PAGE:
President Idi Amin of Uganda, reportedly alive and well after conflicting reports about his whereabouts, has denied that an attempt was made to assassinate him, Radio Uganda reported today.

The broadcast, monitored here, followed a report in a Kenyan newspaper that Amin personally led troops in a fierce eight-hour battle last Saturday to crush rebels who sought to overthrown him.

Radio Uganda also said Amin told a visiting group of black Americans that Ugandan exiles trained by "imperialists" had tried to infiltrate the country to create chaos. The exiles had been detected and either driven off or captured, the report said.

The Ugandan leader also told the group that President Carter's appointment of Andrew Young as ambassador to the United Nations was designed to show that Americans are not racists, the radio said.

Amin described Young as a "puppet diplomat" who has no power to talk about American policy in Africa.

Amin reportedly said he was grateful to Carter for appointing a black American to the U.N. post for the first time. He was not against Americans, and prayed to God to bless them and the United States, the radio added.

Amin was quoted as calling on Macks in the United States to unite, and to consider themselves as brothers and sisters, but he urged them not to work for the "imperialists."

The broadcast quoted Amin in an interview with Audrey June Taylor, a reporter for radio station WWRL in New York. She and the other Americans, none of whom was identified, are reportedly in Uganda on a tour at the invitation of Ugandan government officials.

It was a radio report late Tuesday by Taylor, who said she had interviewed Amin by telephone, that was the first firm indication that the dictator was alive after several days of speculation or wounded in an attempted coup.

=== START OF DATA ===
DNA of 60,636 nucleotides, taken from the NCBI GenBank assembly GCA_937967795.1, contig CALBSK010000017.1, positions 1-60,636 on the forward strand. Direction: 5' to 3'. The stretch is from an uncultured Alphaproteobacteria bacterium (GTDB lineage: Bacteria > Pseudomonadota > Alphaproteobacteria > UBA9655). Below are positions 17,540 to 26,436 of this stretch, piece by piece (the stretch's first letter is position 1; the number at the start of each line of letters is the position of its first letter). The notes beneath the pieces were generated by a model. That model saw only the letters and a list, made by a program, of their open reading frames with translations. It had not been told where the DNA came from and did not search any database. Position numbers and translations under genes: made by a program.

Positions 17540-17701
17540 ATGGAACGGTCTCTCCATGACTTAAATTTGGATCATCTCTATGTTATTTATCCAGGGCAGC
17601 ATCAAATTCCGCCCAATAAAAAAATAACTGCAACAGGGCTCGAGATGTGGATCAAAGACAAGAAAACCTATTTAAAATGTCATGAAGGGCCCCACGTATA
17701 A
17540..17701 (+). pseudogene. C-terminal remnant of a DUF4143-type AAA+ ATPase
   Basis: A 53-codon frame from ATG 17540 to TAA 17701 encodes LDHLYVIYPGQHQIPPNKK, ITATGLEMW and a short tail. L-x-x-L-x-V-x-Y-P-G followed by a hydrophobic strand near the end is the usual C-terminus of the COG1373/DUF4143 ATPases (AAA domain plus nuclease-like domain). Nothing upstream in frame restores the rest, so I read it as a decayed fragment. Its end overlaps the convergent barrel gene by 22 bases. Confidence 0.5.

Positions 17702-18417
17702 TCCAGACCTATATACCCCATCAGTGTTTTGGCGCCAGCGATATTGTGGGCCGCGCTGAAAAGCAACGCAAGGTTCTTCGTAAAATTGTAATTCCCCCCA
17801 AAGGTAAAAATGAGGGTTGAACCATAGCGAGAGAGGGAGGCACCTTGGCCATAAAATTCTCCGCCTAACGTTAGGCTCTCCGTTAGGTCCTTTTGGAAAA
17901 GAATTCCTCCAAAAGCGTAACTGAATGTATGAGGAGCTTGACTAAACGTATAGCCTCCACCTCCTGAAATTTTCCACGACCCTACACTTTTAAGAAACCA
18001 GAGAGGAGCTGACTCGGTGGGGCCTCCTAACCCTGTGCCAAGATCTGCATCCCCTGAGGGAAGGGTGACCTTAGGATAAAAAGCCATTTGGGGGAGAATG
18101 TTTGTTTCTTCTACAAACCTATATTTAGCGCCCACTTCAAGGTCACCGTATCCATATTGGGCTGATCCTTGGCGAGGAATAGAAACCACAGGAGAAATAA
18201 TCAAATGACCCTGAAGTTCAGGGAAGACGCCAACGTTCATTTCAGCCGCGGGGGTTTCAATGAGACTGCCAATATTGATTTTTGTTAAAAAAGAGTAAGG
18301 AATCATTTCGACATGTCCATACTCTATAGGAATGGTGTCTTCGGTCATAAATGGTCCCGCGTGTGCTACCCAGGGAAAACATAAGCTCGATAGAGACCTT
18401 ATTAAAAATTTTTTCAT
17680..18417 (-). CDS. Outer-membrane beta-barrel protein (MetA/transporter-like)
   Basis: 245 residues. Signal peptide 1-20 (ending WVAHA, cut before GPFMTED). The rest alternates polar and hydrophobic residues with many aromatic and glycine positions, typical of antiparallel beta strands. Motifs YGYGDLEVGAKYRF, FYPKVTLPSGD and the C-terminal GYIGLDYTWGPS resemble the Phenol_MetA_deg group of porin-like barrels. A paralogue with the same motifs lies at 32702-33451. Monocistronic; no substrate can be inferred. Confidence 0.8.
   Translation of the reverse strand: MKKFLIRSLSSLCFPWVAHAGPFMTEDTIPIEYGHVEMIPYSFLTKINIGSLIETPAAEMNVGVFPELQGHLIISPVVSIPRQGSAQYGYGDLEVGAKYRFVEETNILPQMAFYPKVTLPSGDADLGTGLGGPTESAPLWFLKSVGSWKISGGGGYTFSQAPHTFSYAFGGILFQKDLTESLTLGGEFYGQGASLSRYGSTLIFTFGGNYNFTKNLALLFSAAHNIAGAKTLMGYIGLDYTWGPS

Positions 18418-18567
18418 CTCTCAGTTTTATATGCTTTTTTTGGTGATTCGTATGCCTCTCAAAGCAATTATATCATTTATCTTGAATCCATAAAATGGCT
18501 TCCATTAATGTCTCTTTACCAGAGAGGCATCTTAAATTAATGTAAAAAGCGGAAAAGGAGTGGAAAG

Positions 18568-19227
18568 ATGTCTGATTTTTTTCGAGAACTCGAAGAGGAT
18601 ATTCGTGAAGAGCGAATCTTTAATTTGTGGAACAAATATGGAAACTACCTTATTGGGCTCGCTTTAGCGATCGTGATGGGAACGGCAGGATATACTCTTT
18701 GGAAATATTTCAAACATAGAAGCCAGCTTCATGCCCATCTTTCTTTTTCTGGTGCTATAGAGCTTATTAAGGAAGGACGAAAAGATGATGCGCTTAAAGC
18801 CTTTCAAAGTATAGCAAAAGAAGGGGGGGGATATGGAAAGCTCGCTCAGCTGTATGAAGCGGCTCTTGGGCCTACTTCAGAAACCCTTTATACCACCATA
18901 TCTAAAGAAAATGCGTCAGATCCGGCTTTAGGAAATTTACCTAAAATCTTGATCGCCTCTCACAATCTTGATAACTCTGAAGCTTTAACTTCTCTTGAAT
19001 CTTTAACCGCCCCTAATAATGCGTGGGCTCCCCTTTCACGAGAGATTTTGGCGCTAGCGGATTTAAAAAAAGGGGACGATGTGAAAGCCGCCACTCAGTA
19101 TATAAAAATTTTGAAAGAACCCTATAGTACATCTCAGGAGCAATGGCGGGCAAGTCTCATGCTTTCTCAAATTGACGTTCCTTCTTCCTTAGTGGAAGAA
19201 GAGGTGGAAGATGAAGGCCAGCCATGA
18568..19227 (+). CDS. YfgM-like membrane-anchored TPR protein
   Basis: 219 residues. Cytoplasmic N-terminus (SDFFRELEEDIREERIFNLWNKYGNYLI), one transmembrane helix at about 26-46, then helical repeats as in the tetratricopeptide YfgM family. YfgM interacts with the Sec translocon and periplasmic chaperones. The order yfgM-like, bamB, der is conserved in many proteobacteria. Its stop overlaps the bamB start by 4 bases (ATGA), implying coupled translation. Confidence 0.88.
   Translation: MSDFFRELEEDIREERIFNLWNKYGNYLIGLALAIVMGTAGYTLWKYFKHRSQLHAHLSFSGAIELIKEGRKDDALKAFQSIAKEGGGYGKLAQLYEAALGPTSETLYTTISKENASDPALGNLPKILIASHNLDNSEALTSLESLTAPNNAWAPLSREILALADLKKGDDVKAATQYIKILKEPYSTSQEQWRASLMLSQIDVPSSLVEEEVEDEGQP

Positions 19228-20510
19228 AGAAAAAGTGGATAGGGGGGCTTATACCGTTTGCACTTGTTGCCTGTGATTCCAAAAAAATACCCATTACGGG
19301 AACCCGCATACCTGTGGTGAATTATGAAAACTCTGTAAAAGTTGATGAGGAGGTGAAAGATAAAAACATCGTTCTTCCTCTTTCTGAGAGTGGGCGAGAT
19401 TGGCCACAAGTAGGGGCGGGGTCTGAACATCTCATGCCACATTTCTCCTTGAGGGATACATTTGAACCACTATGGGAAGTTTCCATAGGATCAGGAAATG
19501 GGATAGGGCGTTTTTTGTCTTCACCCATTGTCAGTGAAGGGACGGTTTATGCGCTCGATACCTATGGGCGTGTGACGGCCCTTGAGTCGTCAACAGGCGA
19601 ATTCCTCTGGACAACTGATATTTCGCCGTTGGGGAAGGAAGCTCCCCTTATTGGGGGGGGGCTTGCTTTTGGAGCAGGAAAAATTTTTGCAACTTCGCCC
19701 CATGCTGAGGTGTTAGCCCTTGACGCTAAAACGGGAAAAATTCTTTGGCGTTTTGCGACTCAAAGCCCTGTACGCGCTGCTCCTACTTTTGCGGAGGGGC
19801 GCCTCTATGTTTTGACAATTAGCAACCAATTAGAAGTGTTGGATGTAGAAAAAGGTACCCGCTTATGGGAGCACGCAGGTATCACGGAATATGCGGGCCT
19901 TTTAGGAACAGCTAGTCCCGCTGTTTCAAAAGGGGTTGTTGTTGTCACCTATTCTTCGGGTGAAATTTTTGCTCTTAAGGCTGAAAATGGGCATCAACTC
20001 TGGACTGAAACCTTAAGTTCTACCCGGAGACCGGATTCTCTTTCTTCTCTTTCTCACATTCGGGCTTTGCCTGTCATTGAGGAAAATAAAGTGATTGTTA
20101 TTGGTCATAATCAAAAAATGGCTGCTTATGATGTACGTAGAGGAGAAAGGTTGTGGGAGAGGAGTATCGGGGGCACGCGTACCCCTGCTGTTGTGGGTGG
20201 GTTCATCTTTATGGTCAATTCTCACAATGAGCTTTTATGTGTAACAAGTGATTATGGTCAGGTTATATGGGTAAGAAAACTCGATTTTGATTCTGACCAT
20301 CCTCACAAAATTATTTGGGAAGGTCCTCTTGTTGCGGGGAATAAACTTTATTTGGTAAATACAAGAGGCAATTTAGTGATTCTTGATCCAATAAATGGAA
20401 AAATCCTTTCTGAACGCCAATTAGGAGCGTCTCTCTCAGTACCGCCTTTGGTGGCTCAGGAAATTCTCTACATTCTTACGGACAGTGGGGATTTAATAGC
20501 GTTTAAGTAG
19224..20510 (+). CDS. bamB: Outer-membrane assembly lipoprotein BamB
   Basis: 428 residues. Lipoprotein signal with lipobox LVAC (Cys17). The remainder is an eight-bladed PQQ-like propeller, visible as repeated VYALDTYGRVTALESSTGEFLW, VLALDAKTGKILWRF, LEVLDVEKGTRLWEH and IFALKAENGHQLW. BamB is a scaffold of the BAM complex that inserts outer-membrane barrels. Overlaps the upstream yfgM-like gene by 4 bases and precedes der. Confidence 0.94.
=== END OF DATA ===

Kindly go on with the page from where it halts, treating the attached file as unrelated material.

Amin played the accordian for the group yesterday on an island in Lake Victoria, according to the radio, which said he was honeymooning with his second wife, Sarah.

The Kenyan newspaper report on [WORD ILLEGIBLE] alleged plot quoted a Ugandan [WORD ILLEGIBLE] who had fled to Kenya as saying the plot had been in preparation for a year and involved nearly a thousand Ugandans.

The newspaper, The Daily Nation, quoted the major as saying the plotters had been betrayed and surprised by forces led by Amin three hours before they planned to take action.

The plotters had run out of ammunition in the ensuing battle and had been forced to flee, the paper said.

The Daily Nation quoted a "military contact" in Kampala as saying five Soviet-supplied Mig jets were blown up at Entebbe air base on President Amin's orders in an assault launched after he had learned that air force personnel were responsible for an attack on his motorcade last Saturday.

Shooting continued until Monday, and at least 50 air force officers were killed, the paper said:

It quoted the Ugandan major - who refused to be named or photographed - as saying: "Our main aim was to collect as many weapons and as much ammunition as possible, and then attack strategic points, including air force facilities, Parliament buildings, President Amin's command post and others."

He went on: "The coup was planned to take place on June 18. We were shocked when Amin's well-equipped marines and specialized mechanized reconnaissance battalion launched a surprise attack on us at 10 a.m. There was an eight-hour exchange of fire in which many soldiers from both sides were killed."

Uganda Radio quoted Amin as saying that those arrested would be tried according to Uganda's laws.

The radio said he also denied that any Ugandan troops had defeated. He told the Americans that reports of Ugandan soldiers' fleeting to Kenya were the work of Zionists and imperialists.